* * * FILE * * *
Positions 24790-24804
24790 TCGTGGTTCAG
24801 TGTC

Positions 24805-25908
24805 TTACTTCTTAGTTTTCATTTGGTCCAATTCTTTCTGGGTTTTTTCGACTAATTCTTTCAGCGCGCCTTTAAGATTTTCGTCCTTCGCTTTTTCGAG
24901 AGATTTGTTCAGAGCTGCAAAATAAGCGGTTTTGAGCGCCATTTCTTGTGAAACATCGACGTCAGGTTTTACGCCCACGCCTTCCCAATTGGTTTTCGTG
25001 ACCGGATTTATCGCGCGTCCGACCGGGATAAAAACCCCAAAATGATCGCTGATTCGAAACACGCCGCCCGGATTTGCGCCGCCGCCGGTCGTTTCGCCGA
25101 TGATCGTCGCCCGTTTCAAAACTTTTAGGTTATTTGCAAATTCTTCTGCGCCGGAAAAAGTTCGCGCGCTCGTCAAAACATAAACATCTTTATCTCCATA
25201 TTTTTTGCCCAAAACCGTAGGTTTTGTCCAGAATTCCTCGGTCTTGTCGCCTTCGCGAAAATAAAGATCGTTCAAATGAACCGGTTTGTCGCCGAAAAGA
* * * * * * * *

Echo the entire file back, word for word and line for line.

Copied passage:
Positions 24790-24804
24790 TCGTGGTTCAG
24801 TGTC

Positions 24805-25908
24805 TTACTTCTTAGTTTTCATTTGGTCCAATTCTTTCTGGGTTTTTTCGACTAATTCTTTCAGCGCGCCTTTAAGATTTTCGTCCTTCGCTTTTTCGAG
24901 AGATTTGTTCAGAGCTGCAAAATAAGCGGTTTTGAGCGCCATTTCTTGTGAAACATCGACGTCAGGTTTTACGCCCACGCCTTCCCAATTGGTTTTCGTG
25001 ACCGGATTTATCGCGCGTCCGACCGGGATAAAAACCCCAAAATGATCGCTGATTCGAAACACGCCGCCCGGATTTGCGCCGCCGCCGGTCGTTTCGCCGA
25101 TGATCGTCGCCCGTTTCAAAACTTTTAGGTTATTTGCAAATTCTTCTGCGCCGGAAAAAGTTCGCGCGCTCGTCAAAACATAAACATCTTTATCTCCATA
25201 TTTTTTGCCCAAAACCGTAGGTTTTGTCCAGAATTCCTCGGTCTTGTCGCCTTCGCGAAAATAAAGATCGTTCAAATGAACCGGTTTGTCGCCGAAAAGA